Laurel man pleads guilty in hit-and-run

Motel worker was killed while crossing Route 198

Anne Arundel

April 30, 2004|By Andrea F. Siegel | Andrea F. Siegel,SUN STAFF

A Laurel man pleaded guilty yesterday to manslaughter in a gruesome hit-and-run incident last August in which a motel employee was struck and his body dismembered by a car involved in what police say was an impromptu road race.

Richard McHale II, 23, made no statements during the brief Anne Arundel County Circuit Court hearing, and will be sentenced June 25. He is free on $5,000 bail. Prosecutor Shelly Stickell said she will seek a four-year prison term - the maximum recommended by state guidelines under a law allowing up to 10 years in prison.

The hearing before Judge Paul A. Hackner offered the first detailed public account of the death Aug. 10 of Chelliah Johnson, 53, of Riverdale and the investigation that led police to McHale.

Johnson had left the Red Carpet Inn on Route 198 in Laurel shortly before 9 p.m. and was walking across the six-lane road to pick up dinner at a Chinese restaurant for himself and co-workers.

Stickell said witnesses saw McHale at the wheel of a white Acura Integra stopped at a nearby light next to a dark-colored Integra and talking to the other driver. The two drivers then sped off. Witnesses told police they heard the sound of an impact, which police say was McHale's car slamming into Johnson as he crossed the road.

Police estimated the speed of McHale's car at a minimum of 74 mph, though Stickell said witnesses and other indications point to a higher speed in the 40-mph zone.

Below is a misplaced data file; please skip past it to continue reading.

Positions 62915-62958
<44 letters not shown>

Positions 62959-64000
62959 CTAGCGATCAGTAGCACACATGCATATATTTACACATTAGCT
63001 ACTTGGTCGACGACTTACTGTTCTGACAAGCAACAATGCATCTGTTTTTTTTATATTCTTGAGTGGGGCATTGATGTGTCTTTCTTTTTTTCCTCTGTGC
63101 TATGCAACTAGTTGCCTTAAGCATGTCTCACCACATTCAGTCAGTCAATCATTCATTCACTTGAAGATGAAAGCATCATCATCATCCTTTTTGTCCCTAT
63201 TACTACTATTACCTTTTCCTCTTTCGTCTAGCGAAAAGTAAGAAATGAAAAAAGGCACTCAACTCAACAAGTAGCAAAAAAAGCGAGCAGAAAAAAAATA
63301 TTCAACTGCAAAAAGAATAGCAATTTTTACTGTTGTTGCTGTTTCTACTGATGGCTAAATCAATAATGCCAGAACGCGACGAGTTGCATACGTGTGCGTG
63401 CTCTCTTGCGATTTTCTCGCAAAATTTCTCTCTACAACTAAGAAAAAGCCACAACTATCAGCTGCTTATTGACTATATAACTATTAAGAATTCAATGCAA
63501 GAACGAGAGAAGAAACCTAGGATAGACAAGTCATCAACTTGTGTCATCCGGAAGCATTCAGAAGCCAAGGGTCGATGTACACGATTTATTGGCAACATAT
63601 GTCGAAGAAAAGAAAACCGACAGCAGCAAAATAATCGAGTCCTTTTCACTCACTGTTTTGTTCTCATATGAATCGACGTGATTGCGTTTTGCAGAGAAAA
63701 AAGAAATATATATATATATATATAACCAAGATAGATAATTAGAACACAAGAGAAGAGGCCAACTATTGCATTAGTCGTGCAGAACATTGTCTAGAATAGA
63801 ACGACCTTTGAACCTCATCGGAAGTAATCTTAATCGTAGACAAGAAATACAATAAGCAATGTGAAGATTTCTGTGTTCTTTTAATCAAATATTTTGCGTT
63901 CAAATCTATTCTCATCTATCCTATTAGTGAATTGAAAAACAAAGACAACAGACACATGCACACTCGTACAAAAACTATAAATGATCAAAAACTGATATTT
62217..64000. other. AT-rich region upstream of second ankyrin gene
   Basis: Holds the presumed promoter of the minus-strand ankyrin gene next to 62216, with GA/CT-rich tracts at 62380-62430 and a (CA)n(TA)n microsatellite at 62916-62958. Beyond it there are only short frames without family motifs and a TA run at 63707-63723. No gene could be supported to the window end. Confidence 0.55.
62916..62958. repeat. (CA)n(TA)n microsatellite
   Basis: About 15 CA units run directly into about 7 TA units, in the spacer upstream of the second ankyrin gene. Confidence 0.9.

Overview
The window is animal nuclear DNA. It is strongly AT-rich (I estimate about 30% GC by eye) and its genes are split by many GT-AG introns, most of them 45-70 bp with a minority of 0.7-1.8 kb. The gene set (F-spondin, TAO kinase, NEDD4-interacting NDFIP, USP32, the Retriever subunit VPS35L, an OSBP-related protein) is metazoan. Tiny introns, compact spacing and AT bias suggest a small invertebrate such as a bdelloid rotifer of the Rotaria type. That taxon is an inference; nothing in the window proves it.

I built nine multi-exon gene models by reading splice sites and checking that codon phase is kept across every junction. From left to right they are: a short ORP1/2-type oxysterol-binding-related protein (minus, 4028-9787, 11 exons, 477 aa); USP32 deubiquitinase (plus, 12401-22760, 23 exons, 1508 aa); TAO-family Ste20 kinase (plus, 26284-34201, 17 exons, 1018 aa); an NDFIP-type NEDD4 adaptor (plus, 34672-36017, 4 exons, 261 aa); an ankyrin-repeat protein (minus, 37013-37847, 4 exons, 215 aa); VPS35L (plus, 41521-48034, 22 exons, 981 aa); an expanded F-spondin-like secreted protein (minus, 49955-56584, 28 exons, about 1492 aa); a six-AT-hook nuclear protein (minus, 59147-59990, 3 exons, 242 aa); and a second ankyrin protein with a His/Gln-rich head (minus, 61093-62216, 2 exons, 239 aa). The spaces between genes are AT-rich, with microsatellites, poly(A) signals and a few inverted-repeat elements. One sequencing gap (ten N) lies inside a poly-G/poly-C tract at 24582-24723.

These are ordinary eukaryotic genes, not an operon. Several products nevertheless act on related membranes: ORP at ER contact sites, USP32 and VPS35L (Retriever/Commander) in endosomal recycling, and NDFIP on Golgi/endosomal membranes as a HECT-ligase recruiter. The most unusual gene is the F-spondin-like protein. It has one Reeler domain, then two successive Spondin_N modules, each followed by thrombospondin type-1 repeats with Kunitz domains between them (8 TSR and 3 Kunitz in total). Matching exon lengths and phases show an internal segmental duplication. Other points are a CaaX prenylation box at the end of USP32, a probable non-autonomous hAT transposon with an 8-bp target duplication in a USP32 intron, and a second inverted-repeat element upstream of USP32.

Witnesses said the dark-colored car continued on Route 198, and McHale's car pulled into a convenience store lot.

Early the next morning, two women spotted what appeared to be part of a body in weeds near a car dealership. Police then reviewed the dealership's security videotapes.

"You can see the defendant actually exiting his car and taking the remains out of his car and throwing them away, basically," Stickell said.

Police were led to McHale through his brother-in-law, who told McHale's supervisor that McHale had been involved in a hit-and-run. Stickell said McHale's car had a shattered windshield and a bloody interior.

Frederick J. Sullivan, McHale's attorney, did not dispute Stickell's version, but said that at the sentencing the defense would discuss the racing issue.

McHale told police he did not know the driver of the other car. Lt. Keith Williams, who heads the department's traffic safety section, said in an interview that officers believe it was a 1993 black Integra. It probably did not hit Johnson, but the driver, if found, likely would face charges, Williams said.

A victim advocate said Johnson's relatives were too distraught to attend yesterday's hearing.

Naresh Vasandani, who was working with Johnson the night of his death, said he remembers his friend as "a wonderful gentleman, and a very nice friend, a very caring person." He said he is sad for his friend and for Johnson's devastated wife and two sons.

Vasandani said the other driver should turn himself in.

"The other person, he must be inside feeling guilty about it. His soul cannot rest like this," Vasandani said. "A man can lie to the world. He cannot lie to himself. He cannot lie to God."

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